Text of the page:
Every once in a while I lose what I like to refer to as my “oomph”. You know what it is, you get up in the morning with a smile, all ready to attack the day. Well, I haven’t been waking up with a smile and I certainly have no gumption to attack the day. I force myself out of bed, have a coffee, sit down, boot up the laptop and then stare at it. I have very little interest in reading emails, blogs, checking Facebook or Twitter.
Sometimes it seems I’ve had to much information thrown at me and it is time to shut it all down for a few days. I turn off the laptop, the television, and return to “old school” enjoyments. I open a book to read, I pick up my knitting or sewing, I ignore the outside world. By stepping back from everything, I have time for contemplation, self-reflection and hope my “oomph” returns.
What do you do to regain your oomph? Have you ever lost your oomp?
When the eldest was five years old, I decided I would make a quilt for her bed. Not just any quilt, but one that would last years and fit the size of a double bed. Now back then my health was much better and I was able to sit at the sewing machine for more than an hour or so. The quilt probably took me about six months to design and sew but since I had never made one before, I thought this was good timing. It turned out fabulous and over the years it has been re-sewn many a time, and finally a cover was made for it. The eldest is now twenty-three, and she still uses the quilt on occasion. A few years after my first quilt, I made a second one for middle child. Years went by and as my health deteriorated, sewing became less and less. Thus the seventeen year quilt project came into existence.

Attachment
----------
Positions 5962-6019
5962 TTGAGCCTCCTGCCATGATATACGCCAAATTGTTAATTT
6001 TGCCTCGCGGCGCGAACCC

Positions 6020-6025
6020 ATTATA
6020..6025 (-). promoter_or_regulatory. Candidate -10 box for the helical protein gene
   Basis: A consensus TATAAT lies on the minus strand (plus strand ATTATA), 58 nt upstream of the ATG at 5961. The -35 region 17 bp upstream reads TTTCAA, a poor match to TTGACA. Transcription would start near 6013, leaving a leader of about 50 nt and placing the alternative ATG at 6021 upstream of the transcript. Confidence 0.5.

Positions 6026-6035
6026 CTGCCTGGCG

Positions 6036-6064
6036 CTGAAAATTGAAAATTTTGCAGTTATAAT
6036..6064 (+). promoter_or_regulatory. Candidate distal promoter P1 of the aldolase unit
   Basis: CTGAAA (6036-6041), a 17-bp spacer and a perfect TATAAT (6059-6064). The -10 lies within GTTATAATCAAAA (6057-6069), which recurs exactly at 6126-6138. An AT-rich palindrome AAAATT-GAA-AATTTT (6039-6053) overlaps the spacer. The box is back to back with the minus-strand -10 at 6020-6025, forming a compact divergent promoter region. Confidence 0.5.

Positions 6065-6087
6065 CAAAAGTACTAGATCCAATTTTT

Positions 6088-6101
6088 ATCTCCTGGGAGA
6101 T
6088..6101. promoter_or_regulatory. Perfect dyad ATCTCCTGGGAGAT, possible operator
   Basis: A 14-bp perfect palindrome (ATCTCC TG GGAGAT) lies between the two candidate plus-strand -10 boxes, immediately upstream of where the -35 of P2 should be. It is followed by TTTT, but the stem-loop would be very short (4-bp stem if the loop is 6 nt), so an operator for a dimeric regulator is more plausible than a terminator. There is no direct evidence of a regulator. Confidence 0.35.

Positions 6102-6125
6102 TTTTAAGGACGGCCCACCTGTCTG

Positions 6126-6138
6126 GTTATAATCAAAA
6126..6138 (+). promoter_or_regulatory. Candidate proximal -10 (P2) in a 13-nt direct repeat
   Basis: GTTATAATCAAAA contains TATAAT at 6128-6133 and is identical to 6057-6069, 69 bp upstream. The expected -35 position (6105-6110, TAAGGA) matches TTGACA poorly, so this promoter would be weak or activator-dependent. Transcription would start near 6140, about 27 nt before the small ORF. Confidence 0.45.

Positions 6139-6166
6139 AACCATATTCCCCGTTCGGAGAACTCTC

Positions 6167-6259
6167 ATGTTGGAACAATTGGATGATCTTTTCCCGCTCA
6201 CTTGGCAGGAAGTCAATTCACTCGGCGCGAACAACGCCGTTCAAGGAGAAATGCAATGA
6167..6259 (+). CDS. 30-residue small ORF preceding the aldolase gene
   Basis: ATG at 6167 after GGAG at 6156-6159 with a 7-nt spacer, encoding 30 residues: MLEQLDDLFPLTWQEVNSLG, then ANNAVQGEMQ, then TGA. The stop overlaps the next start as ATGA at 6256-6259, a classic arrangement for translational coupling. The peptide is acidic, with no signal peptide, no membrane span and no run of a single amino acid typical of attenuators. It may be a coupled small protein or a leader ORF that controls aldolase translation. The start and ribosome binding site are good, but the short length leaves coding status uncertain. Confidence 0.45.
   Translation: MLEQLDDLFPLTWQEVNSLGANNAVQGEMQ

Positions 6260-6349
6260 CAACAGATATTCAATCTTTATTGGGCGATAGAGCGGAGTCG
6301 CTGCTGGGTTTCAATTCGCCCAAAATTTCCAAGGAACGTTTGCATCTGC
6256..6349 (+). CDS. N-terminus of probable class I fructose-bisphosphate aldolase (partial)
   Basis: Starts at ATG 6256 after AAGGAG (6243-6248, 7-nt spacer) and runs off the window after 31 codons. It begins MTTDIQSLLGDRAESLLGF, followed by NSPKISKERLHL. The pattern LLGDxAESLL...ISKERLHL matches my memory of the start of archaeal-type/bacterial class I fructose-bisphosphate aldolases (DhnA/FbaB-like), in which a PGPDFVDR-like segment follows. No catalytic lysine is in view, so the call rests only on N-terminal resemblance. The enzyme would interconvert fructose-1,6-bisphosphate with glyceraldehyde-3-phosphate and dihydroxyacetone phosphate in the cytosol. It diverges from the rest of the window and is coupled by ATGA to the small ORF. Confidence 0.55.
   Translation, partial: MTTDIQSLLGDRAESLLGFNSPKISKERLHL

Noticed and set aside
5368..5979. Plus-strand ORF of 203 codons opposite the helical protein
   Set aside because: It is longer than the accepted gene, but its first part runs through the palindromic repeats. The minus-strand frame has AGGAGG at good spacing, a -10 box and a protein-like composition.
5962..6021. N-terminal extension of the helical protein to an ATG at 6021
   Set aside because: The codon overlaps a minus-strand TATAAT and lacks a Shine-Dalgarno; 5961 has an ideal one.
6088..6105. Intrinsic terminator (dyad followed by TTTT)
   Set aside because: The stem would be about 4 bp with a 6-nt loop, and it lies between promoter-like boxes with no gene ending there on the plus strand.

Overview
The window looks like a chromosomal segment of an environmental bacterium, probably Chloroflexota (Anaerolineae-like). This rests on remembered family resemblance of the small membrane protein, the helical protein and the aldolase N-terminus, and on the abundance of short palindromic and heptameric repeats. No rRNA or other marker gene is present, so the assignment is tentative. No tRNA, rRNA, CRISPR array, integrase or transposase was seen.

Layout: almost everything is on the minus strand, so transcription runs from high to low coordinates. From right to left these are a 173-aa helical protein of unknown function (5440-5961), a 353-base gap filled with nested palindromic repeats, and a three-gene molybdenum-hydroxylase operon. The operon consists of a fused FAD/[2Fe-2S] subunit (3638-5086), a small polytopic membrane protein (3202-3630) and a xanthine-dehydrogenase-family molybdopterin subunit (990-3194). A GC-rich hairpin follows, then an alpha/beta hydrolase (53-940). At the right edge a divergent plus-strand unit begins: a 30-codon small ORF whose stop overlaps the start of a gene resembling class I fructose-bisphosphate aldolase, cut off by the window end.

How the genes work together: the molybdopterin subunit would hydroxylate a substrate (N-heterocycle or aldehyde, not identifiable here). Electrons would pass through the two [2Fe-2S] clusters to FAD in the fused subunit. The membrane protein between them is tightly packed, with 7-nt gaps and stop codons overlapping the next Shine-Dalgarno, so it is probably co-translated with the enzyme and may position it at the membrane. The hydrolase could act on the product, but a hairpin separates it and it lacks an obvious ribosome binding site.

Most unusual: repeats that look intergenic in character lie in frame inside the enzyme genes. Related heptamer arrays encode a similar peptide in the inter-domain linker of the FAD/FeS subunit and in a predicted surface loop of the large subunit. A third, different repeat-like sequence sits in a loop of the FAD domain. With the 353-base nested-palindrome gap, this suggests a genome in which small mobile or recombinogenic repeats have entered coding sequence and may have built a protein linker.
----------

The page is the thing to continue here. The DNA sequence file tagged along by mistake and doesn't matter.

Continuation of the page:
Our youngest, the teenage boy is still without a quilt and reminds me of this quite frequently. If I ask him why he hasn’t done a particular chore, he will ask where his quilt is? Finally, I asked him what design he would like? This decision took him approximately a year or so and then when he did give me the design he wanted, I cringed. It is beautiful but ridiculously difficult and I am not that good of a sewer. Either way, it was the design he wanted and of course it had to be large enough to fit his queen-sized mattress.
About a year ago, I enlisted the help of my husband to assist with drawing and cutting out the pattern and he even said I was nuts to try to sew it, but it is what the teenage boy wanted and I have slacked in making his quilt. So far I have sewn the base, cut out the parts of the star and ironed them for sewing but nothing has happened since then. My excuse is the nice weather came, I am busy with my garden, swimming and I can only sit for short periods of time. Luckily the teenage boy decided to attend university in town, so I figure I have at least another year before he may move out. The seventeen year quilt project will easily become the eighteen year quilt but it will be made with love, so I think he will use it for at least eighteen years.